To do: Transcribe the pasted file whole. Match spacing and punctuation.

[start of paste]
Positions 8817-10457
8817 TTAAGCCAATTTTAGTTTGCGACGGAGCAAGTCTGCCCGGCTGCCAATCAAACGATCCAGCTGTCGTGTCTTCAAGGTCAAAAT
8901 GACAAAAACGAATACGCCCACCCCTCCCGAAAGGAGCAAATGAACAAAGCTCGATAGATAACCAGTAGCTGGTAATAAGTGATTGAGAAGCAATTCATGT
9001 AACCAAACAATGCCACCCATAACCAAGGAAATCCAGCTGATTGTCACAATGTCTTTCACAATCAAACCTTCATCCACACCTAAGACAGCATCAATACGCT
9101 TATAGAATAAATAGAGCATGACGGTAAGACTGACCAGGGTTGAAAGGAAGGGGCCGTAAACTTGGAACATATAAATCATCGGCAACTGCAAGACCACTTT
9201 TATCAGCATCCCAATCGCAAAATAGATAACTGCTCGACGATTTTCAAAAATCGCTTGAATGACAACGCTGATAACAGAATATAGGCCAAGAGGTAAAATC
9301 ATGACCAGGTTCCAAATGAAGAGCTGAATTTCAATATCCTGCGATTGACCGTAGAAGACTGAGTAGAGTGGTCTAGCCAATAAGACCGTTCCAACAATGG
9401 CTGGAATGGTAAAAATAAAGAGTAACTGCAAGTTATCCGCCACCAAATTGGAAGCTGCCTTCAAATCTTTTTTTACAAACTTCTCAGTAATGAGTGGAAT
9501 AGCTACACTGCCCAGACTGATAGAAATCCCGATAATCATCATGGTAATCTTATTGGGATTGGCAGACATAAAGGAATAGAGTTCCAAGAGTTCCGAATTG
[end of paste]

Positions 8817-10457
8817 TTAAGCCAATTTTAGTTTGCGACGGAGCAAGTCTGCCCGGCTGCCAATCAAACGATCCAGCTGTCGTGTCTTCAAGGTCAAAAT
8901 GACAAAAACGAATACGCCCACCCCTCCCGAAAGGAGCAAATGAACAAAGCTCGATAGATAACCAGTAGCTGGTAATAAGTGATTGAGAAGCAATTCATGT
9001 AACCAAACAATGCCACCCATAACCAAGGAAATCCAGCTGATTGTCACAATGTCTTTCACAATCAAACCTTCATCCACACCTAAGACAGCATCAATACGCT
9101 TATAGAATAAATAGAGCATGACGGTAAGACTGACCAGGGTTGAAAGGAAGGGGCCGTAAACTTGGAACATATAAATCATCGGCAACTGCAAGACCACTTT
9201 TATCAGCATCCCAATCGCAAAATAGATAACTGCTCGACGATTTTCAAAAATCGCTTGAATGACAACGCTGATAACAGAATATAGGCCAAGAGGTAAAATC
9301 ATGACCAGGTTCCAAATGAAGAGCTGAATTTCAATATCCTGCGATTGACCGTAGAAGACTGAGTAGAGTGGTCTAGCCAATAAGACCGTTCCAACAATGG
9401 CTGGAATGGTAAAAATAAAGAGTAACTGCAAGTTATCCGCCACCAAATTGGAAGCTGCCTTCAAATCTTTTTTTACAAACTTCTCAGTAATGAGTGGAAT
9501 AGCTACACTGCCCAGACTGATAGAAATCCCGATAATCATCATGGTAATCTTATTGGGATTGGCAGACATAAAGGAATAGAGTTCCAAGAGTTCCGAATTG